30. Basophils and Mast cells • Similar to each other, but functional differences exist in responses of basophils, & serosal and connective tissue mast cells J. Price

  31. Actions of Mast cells (and basophils) • triggered by allergens, drugs, C3a & C5a, cationic peptides, injury, ... • primary mediators, in granules immediate reactions, • edema, mucus, bronchial constriction, recruitment of granulocytes. • newly synthesized secondary mediators from mast cells and infiltrating granulocytes, and direct effects of the granulocytes (neutrophils and eosinophils) constitute the “late phase reaction” in 2-3 hours. J. Price

  32. Lipid Mediators from Mast Cells PAF platelet activating factor: aggregates platelets, histamine release, bronchial spasm, vascular permeability, vascular dilatation, chemotactic for eosinophils and neutrophils Arachidonic acid products • lipoxygenase pathway • LTC4, LTD4: potent vasoactive and spasmogenic • LTB4: chemotactic for granulocytes and macrophage • cyclooxygenase pathway • PD2: vasoactive, mucus production J. Price

  33. Non lipid Mediators from Mast Cells • Biogenic amines: • histamine: bronchial spasm (smooth muscle contraction), vascular permeability, mucus secretion • adenosine: bronchial spasm, decreased platelet aggregation • Chemotaxins/cell activators: • eosinophil chemotactic factor, neutrophil chemotactic factor • Enzymes • proteases and acid hydrolases that activate kinins and C’ • Cytokines • TNF-alpha, chemotactic for neutrophils and eosinophils; IL1,3,4,5,6, gm-csf, chemokines J. Price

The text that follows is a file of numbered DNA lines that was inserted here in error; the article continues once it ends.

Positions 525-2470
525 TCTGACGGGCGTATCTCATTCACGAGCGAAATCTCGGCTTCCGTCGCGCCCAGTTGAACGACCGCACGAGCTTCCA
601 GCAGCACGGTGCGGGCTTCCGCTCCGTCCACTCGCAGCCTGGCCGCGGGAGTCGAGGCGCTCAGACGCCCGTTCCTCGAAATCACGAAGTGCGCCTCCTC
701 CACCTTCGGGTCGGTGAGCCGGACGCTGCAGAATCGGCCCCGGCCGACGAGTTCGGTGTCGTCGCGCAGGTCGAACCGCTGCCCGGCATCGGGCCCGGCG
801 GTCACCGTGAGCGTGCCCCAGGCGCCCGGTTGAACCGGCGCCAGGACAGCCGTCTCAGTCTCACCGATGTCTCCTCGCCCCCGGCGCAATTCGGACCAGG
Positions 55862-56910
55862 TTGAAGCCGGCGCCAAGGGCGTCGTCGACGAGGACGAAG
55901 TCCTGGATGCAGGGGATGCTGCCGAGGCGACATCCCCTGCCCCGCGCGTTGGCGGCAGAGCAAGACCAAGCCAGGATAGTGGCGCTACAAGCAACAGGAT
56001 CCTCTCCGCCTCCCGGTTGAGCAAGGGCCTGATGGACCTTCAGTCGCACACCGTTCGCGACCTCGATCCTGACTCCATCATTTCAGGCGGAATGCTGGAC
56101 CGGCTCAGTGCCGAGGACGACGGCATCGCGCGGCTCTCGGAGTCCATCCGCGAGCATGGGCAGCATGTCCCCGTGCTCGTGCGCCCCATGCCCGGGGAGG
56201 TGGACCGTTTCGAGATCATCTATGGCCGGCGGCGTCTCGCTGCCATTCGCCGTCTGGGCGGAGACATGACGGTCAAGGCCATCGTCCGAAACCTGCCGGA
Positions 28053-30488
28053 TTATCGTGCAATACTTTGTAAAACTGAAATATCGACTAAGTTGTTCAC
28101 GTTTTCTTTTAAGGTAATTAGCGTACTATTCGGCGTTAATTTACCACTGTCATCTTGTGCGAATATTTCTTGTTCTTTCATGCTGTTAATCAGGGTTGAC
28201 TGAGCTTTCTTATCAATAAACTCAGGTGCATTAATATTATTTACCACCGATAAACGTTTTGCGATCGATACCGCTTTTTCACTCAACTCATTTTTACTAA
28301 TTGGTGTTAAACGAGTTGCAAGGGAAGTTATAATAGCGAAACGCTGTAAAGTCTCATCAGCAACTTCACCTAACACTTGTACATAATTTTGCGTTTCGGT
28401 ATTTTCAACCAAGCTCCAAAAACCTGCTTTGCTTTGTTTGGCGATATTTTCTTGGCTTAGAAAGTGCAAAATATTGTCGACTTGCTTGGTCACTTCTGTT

34. J. Price

  35. Increased Vascular Permeability Produces an Inflammatory Exudate • activation/retraction of endothelium leads to increased vascular permeability • histamine (and serotonin), PAF, bradykinin, LTC4, LTD4, LTE4 often begins in 10-15 minutes • extravascular protein-rich exudate osmotically draws water • includes fibrinogen (clotting and opsonin), globulins (antibodies), albumen • fluid accumulation produces edema (and cutaneous wheal). • edema (extravascular interstitial fluid) (or effusion in cavities) with cutaneous wheal J. Price

  36. Vasodilatation • smooth muscle relaxes • rapid: histamine, serotonin; • slower: nitric oxide, kallikrein, PGE2, PGI2, PGD2 (mast cells) • opening of precapillary arteriole sphincters causes more flow and pooling of blood (hyperemia) in post capillary venules (creates flare on skin) • Prostaglandins, histamine • veinules relax as well J. Price

  37. Vascular changes alter blood cell movement • Flow slows and stasis develops • Instead of “trains” of wbc leading rbc, axial flow develops with a plasmatic zone • activated leukocytes marginate and adhere to endothelium • smaller vessels become packed with rbc (“stasis”) • capillary fluid is lost, plasma becomes, high in protein (albumen and fibrinogen), viscous, increases erythrocytes’ tendency to form rouleaux (coin-like stacks) • reduced dielectric constant due to increased albumin and fibrinogen (asymmetrically charged) coating that overcomes zeta potential and cells associate J. Price